By Joydeep Gupta, IANS,
Bonn: It will be “physically impossible” to have a detailed deal to tackle climate change by this December’s summit in Copenhagen, UN Framework Convention on Climate Change (UNFCCC) Executive Secretary Yvo de Boer said here Wednesday.
However, he hoped, the “Copenhagen (summit) will deliver clarity on key political issues in this debate, that there will be clarity on the extent industrialised countries will reduce their (GHG) emissions, and clarity on what major developing countries (including India) are willing to do to mitigate their emissions.”
He also hoped that there would be “clarity on financing developing countries” to help them mitigate their emissions and adapt to climate change, and that there would “clarity on the governance structure” to administer these funds.
Taking stock of progress at the June 1-12 meeting here to prepare for the December summit – by when a climate deal was scheduled to be inked – de Boer said various countries had added 200 pages to the draft deal in the last two days, thus adding to the complexity of the negotiations.
Plus, progress on crucial talks on the Kyoto Protocol had been “far less positive” than expected, de Boer said. “There has been no agreement on the new collective target for Annex I countries.”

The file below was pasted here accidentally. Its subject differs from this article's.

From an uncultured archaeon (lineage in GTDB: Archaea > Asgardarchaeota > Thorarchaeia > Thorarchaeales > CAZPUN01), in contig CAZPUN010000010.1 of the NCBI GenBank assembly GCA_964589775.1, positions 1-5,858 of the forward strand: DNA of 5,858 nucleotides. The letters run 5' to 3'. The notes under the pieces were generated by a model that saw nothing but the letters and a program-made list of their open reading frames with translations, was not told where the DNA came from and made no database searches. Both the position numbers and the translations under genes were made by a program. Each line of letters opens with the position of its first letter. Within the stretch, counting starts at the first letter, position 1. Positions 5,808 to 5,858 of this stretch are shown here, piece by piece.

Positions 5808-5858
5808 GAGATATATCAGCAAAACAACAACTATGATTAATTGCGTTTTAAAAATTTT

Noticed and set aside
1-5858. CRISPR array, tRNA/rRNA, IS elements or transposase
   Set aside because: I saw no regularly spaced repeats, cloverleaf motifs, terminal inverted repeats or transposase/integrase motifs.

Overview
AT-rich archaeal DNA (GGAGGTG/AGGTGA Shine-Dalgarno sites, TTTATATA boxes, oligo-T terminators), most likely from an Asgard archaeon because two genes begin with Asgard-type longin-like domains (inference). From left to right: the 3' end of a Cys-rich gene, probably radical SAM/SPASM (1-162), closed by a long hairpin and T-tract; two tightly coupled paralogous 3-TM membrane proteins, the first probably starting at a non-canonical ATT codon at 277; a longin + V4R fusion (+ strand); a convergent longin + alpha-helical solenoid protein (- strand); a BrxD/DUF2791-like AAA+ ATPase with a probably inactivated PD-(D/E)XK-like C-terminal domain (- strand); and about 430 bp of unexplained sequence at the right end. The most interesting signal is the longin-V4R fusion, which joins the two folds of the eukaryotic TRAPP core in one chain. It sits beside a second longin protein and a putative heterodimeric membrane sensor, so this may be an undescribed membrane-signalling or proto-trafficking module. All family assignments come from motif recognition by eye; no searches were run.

He was referring to the greenhouse gas (GHG) emission reduction target for industrialised countries (Annex I) for the period beyond 2012, when the current “commitment period” under the protocol runs out.
This has been the major sticking point at climate talks for months, with industrialised countries unwilling to commit to a reduction target, and some saying they will not do so at all unless major developing countries like India and China commit to capping their GHG emissions.
Developing countries including India have pointed out that almost all GHG in the atmosphere – mainly carbon dioxide – has come from industrialised countries. Excess GHG emissions are leading to climate change, which is affecting farm output, making droughts, floods and storms more frequent and more severe and raising the sea level. India is among the countries worst affected.
There was more gloom on this front Wednesday among delegates from 182 countries gathered here and the NGOs shadowing their every move after Japanese Prime Minister Taro Aso announced that his country would be willing to reduce its GHG emissions by eight percent after 2012 compared to 1990 levels, just two percent above its current commitment under the Kyoto Protocol.
Asked to react to this announcement, de Boer first said: “For the first time in my two and a half years in this job, I don’t know what to say.”
Pressed further, he added: “We’re still a long long way from the ambitious emission reduction scenarios of the IPCC (Intergovernmental Panel on Climate Change) that are a beacon” for the world.
Given the current situation of the talks on an international climate deal, the UNFCCC chief said that negotiators would meet here again in August, “when the real exercise to whittle down the proposals and the serious drafting” of the text of the deal would start.